In other words, the federal Magnuson-Moss Warranty Act will always apply so long as the product came with a warranty and cost more than $25.
What benefits does the New Vehicle Buyer Protection Act offer that the Magnuson-Moss Warranty Act does not? Practically speaking, nothing.
While the Magnuson-Moss Warranty Act has been law since 1975, individual states have since enacted their own “lemon laws” to offer their citizens additional legal protections for their vehicles. (Remember: Mag-Moss covers all consumer products, not just vehicles, so long as they cost more than $25, e.g. household appliances, electronics, power tools, etc.) Presumably, the individual State lemon laws recognize the importance that vehicles play in our daily lives – transportation to/from work – and the substantial investment of money required by individual households. So, each State has enacted lemon laws which offer similar and, in most cases, greater protections (with regard to vehicles) than the federal Magnuson-Moss Warranty Act. Not Illinois, however. Illinois’s lemon law does not offer greater protections than the federal Magnuson-Moss Warranty Act. It offers much less protection than the federal statute.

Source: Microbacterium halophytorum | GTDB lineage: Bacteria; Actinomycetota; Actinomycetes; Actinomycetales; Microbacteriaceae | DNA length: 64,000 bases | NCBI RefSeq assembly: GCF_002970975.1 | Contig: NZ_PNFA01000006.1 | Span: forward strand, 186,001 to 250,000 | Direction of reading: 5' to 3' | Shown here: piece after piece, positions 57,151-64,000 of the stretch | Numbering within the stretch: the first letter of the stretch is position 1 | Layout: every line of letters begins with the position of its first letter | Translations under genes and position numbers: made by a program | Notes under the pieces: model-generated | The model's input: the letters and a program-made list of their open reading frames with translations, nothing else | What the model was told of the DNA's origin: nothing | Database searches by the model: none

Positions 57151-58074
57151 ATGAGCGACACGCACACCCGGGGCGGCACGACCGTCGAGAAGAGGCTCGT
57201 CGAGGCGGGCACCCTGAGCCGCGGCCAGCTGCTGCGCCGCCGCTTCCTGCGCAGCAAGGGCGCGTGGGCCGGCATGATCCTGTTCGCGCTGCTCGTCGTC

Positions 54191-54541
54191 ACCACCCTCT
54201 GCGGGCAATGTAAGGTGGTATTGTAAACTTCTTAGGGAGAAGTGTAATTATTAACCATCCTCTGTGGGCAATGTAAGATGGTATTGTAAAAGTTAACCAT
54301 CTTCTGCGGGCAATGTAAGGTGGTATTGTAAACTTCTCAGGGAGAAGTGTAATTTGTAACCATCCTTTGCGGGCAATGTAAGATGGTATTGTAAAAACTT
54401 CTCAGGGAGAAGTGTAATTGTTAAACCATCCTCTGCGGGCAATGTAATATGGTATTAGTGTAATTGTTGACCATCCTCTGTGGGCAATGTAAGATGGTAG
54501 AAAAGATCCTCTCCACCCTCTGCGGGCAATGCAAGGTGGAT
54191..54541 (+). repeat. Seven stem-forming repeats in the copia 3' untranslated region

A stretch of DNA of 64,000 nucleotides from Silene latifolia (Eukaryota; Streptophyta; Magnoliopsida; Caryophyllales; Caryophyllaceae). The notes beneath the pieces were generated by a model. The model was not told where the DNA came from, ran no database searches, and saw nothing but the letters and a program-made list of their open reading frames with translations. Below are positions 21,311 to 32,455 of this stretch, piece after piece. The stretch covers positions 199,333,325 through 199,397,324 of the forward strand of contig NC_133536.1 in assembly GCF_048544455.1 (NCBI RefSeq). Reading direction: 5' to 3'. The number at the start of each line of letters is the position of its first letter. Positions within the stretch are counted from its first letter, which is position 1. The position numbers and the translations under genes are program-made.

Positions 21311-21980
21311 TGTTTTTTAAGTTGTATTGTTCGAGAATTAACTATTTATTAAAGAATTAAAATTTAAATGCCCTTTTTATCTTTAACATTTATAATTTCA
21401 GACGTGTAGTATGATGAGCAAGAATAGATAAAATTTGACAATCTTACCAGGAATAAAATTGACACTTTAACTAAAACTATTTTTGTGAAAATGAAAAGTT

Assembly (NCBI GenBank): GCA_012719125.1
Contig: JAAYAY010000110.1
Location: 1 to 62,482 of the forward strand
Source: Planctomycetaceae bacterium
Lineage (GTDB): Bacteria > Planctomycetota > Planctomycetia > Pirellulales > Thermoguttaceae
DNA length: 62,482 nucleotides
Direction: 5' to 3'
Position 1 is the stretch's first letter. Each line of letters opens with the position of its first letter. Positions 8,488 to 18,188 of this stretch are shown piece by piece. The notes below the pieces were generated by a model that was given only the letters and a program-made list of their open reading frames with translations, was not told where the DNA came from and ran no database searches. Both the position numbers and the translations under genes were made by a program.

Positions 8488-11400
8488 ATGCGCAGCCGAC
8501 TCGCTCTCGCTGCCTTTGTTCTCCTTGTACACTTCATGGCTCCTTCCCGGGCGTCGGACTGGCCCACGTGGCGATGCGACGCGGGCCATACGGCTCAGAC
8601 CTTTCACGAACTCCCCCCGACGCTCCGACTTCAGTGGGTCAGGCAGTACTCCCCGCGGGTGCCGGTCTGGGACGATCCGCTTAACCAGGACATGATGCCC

In the case of a vehicle manufacturer’s limited warranty, the manufacturer promises to fix any defects free of charge within an agreed upon term (ex: 3 years or 36,000 miles, whichever comes first). Under the law, the repairs must be made within a reasonable time or reasonable number of attempts. Most people expect that any defect will be fixed right the first time. But mistakes happen or sometimes the problem is misdiagnosed, so the law allows a reasonable number of attempts to fix the problem. Under the Magnuson-Moss Warranty Act, the defect must be fixed within a reasonable time or reasonable number of attempts and what is “reasonable” usually depends upon the circumstances. What is reasonable is for the jury to decide.